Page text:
Staunton, October 4 – The pandemic and the steps the authorities have taken in response to it have left Russians simultaneously apathetic and angry, apathetic because they have the sense that there is nothing they personally can do and angry that those in charge have failed to explain in a consistent way why the powers have acted as they have, Ilya Latypov says.
The Khabarovsk psychologist says that, like all other nations, Russians are divided between those who care more about security and who have thus been willing to accept restrictions more readily and those who care more about freedom and who have bridled at them (novayagazeta.ru/articles/2020/10/04/87369-sostoyanie-lyudey-segodnya-eto-smes-apatii-i-yarosti).
That the second group should be angry is no surprise, but the first is angry too because its members feel the government has utterly failed to explain in a consistent fashion what it is doing and why. Instead, it has gone from saying everything is terrible, during self-isolation, to everything is wonderful, during the constitutional amendment voting.
Members of both groups, Latypov continues, had problems with the self-isolation regime. Even people who love each other can’t be thrown together with no outlet for long periods. Otherwise, they will become irritated and even hate one another. And when this is combined with the uncertainty about when it will be over, things become worse.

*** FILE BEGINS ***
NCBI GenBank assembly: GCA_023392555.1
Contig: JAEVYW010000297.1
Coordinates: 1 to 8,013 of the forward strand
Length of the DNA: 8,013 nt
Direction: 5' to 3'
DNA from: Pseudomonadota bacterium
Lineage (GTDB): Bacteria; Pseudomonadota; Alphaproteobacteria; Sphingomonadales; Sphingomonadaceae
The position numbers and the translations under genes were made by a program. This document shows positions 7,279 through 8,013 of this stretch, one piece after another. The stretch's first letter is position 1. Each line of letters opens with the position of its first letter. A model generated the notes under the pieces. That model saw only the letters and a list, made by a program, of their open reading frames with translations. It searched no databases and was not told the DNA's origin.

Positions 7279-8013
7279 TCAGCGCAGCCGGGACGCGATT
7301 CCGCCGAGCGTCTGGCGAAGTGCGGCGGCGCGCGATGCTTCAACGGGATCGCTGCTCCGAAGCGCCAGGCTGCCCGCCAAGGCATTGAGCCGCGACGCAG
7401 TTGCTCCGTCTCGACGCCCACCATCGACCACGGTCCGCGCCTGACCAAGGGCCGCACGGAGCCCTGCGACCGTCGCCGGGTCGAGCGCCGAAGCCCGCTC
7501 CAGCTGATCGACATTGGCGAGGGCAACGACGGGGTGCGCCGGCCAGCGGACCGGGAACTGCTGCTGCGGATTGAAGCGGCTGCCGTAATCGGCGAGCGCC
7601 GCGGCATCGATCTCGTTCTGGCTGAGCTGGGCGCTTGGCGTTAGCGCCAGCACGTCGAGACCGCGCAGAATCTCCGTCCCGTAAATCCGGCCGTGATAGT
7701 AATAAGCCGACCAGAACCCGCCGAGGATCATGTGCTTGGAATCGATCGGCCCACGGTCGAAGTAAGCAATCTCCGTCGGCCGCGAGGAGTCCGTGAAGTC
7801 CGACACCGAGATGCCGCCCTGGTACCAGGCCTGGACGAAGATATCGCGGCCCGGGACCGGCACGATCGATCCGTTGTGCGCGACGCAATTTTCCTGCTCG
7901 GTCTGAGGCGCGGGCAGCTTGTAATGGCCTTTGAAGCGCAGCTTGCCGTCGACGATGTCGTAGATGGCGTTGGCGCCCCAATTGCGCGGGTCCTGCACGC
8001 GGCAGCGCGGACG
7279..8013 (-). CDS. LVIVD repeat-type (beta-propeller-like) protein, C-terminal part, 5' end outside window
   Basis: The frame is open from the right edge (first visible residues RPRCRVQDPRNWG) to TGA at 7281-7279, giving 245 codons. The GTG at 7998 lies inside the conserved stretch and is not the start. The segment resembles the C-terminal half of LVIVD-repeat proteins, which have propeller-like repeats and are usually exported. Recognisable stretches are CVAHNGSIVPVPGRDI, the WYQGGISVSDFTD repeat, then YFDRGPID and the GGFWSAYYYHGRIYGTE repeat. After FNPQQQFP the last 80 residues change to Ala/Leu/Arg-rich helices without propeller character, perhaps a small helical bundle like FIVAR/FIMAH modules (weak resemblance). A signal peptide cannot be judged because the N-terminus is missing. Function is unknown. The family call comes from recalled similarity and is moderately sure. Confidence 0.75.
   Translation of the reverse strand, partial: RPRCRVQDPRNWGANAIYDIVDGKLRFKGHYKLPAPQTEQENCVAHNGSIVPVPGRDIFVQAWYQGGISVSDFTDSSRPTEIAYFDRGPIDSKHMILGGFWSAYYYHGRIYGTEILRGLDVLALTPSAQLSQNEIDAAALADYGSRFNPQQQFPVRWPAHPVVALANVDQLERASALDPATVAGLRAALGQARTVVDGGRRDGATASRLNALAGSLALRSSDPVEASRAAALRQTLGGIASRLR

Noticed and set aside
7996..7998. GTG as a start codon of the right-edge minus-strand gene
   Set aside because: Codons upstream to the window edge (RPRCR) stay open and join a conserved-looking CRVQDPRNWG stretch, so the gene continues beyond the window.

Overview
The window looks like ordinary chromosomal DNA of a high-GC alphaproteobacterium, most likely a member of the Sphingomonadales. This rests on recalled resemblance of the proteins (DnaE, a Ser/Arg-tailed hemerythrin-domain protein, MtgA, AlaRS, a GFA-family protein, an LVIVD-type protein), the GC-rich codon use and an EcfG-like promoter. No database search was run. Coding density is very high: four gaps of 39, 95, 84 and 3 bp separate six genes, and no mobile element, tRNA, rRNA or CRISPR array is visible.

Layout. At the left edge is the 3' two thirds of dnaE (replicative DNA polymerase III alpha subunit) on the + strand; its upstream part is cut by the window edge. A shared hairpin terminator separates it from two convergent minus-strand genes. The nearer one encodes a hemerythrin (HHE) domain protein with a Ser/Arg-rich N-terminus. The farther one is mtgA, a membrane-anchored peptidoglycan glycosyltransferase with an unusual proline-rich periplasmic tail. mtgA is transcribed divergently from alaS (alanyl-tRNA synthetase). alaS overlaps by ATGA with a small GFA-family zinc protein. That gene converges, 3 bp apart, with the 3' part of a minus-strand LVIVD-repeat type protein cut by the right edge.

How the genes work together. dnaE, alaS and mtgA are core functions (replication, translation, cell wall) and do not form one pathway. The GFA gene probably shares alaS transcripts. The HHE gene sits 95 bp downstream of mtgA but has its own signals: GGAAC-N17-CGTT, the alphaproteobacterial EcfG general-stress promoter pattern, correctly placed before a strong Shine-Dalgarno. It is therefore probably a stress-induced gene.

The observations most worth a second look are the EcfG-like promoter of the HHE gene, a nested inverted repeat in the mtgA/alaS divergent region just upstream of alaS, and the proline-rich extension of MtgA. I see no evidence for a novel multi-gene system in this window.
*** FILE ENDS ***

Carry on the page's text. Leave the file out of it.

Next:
Two things are certain in such situations, he says; and both have happened in Russia. On the one hand, people begin to take out their anger on those nearby because they feel they can’t do anything about the bigger situation. And on the other, they are increasingly exhausted by the situation. That reflects the fact that they are both apathetic and angry.
There is one interesting “paradox,” however. Many Russians who were suffering from problems before the pandemic got a certain relief from its outset. They no longer felt alone but rather sensed that everyone shared a common problem. Unfortunately, that sense has been shattered by the authorities’ one-again, off-again approach.
But the real problem, he says, is not even that the authorities have been making mistakes. “Mistakes are inevitable.” The problem is how the powers react to their mistakes. “As a result, they never admit they have made any. Our powers cannot be mistaken: they fear to the point of panic to say that they did something incorrect.”
And that posture, Latypov continues, “undermines trust in them much more than the errors themselves.” That is because, he suggests, people are far more ready to forgive “mistakes of the mind than mistakes of the heart.” And when they see ever more of the latter, they become even angrier, even if they attack others rather than those who are responsible.
Window on Eurasia — New Series